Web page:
What if research is a love affair?

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I recently read someone arguing that ‘knowing a thing requires loving it’. Be it a place, a person, a Petri dish with microbes, a strand of DNA, an enzyme, a tree, a bacteria or an animal. ‘To know persons we must love them first and look at the world from their perspective. To know any thing, we must love it and become its friend’ (Braud and Anderson 1998: 80-81). Reading this made me happy.

Often I hear the opposite and I’m urged to keep in place a certain ‘distance’ towards the places and people I research. This is what is commonly understood to be needed for scientifically rigorous research: do not get too close and attached or, God forbids, emotionally connected.

I never felt very comfortable with this idea. I will hereby admit that I always get emotionally involved and attached. I often cry when I leave a place I have been staying for some time to do research and I can’t help getting into personal relationships with my research participants.  Reading that I’m allowed to fall in love with the places and people that participate in my research and that in fact, this might make me a good researcher, is comforting.

If you give it a thought it seems pretty logical. What is the best way to make another person reveal him or herself to you? And what is the best way to trigger an unstoppable curiosity in someone else?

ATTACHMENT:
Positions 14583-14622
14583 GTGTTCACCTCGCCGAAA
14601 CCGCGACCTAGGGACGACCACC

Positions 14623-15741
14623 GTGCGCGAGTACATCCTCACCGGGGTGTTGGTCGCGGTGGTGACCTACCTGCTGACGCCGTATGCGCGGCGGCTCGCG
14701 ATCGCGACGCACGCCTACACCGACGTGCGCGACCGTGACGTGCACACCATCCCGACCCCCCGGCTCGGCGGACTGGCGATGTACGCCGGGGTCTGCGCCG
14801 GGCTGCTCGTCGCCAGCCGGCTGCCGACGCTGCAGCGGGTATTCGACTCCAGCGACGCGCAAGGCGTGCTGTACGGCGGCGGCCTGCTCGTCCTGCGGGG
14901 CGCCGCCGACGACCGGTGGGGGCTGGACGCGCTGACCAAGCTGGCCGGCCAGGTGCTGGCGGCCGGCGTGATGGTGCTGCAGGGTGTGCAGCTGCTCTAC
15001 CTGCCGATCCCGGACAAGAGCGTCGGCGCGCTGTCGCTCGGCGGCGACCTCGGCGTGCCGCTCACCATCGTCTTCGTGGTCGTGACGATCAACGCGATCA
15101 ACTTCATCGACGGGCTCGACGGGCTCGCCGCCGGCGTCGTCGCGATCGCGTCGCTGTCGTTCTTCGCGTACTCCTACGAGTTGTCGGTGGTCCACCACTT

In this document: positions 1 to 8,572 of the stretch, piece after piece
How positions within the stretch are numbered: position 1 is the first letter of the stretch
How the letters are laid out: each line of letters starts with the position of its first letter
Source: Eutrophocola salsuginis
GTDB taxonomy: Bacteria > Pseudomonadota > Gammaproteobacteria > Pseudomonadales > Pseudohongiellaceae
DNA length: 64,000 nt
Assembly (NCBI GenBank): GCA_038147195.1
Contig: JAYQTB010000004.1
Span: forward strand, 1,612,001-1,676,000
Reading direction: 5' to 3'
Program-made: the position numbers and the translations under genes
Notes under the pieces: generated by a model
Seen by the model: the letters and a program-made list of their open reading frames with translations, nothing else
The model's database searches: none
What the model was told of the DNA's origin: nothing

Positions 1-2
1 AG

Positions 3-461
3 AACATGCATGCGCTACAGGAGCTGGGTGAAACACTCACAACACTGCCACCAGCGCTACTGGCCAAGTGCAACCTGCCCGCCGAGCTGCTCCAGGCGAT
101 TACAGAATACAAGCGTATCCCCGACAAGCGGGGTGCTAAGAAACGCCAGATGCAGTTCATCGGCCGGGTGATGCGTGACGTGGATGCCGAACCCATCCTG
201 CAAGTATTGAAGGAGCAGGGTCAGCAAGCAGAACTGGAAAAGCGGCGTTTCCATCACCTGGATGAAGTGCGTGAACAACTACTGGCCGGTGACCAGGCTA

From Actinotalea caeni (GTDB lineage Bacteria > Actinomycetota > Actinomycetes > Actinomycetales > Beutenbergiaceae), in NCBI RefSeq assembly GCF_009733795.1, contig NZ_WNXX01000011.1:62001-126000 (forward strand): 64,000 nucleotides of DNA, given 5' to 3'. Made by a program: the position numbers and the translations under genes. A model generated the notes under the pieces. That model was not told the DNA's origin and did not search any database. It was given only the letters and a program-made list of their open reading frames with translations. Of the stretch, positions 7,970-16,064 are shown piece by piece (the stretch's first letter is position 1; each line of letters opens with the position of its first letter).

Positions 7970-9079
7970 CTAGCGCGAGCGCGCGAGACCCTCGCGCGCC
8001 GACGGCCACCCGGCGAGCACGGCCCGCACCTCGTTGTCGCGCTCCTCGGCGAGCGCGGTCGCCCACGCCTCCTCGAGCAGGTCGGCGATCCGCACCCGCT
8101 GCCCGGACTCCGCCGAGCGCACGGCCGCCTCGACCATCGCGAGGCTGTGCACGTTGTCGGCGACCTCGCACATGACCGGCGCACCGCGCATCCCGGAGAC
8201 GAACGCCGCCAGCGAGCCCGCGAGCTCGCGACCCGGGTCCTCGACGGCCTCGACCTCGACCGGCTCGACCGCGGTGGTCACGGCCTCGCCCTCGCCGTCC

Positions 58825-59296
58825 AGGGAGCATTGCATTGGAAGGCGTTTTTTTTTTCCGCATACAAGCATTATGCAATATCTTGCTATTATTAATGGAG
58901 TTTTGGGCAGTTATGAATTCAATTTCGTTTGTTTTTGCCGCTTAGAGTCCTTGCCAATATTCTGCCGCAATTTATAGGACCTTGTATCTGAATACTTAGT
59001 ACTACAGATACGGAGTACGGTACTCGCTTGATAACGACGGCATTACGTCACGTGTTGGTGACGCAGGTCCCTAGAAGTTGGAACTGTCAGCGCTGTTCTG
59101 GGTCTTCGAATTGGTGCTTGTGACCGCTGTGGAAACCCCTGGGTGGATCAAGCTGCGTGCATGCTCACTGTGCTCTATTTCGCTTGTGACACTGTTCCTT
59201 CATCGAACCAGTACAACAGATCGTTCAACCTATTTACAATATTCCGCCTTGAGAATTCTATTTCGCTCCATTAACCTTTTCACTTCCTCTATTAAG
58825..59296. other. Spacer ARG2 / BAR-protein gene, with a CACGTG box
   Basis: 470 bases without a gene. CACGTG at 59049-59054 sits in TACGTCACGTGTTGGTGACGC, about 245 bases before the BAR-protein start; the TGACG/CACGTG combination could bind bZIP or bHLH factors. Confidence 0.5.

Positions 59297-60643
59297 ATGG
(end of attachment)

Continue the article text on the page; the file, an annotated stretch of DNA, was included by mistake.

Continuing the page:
One possible problem remains: if you start loving, are you still able to see the bigger picture, the flaws and the imperfect parts? This is an unresolved issue to which I do not have a full answer but I do have some reflections. The ones who love me most are also the ones, I think, who know best those part of me that are a bit ‘darker’, imperfect, my flaws, my not so nice character traits and my challenges in life. For this, you need to be allowed back stage and I need to know you will love me anyways and not immediately reject nor judge me.

If this holds as well for the places and people we research, what then means scientific rigor?


Braud, William. and Rosemarie. Anderson. 1998. Transpersonal Research Methods for the Social Sciences : Honoring Human Experience. Sage Publications.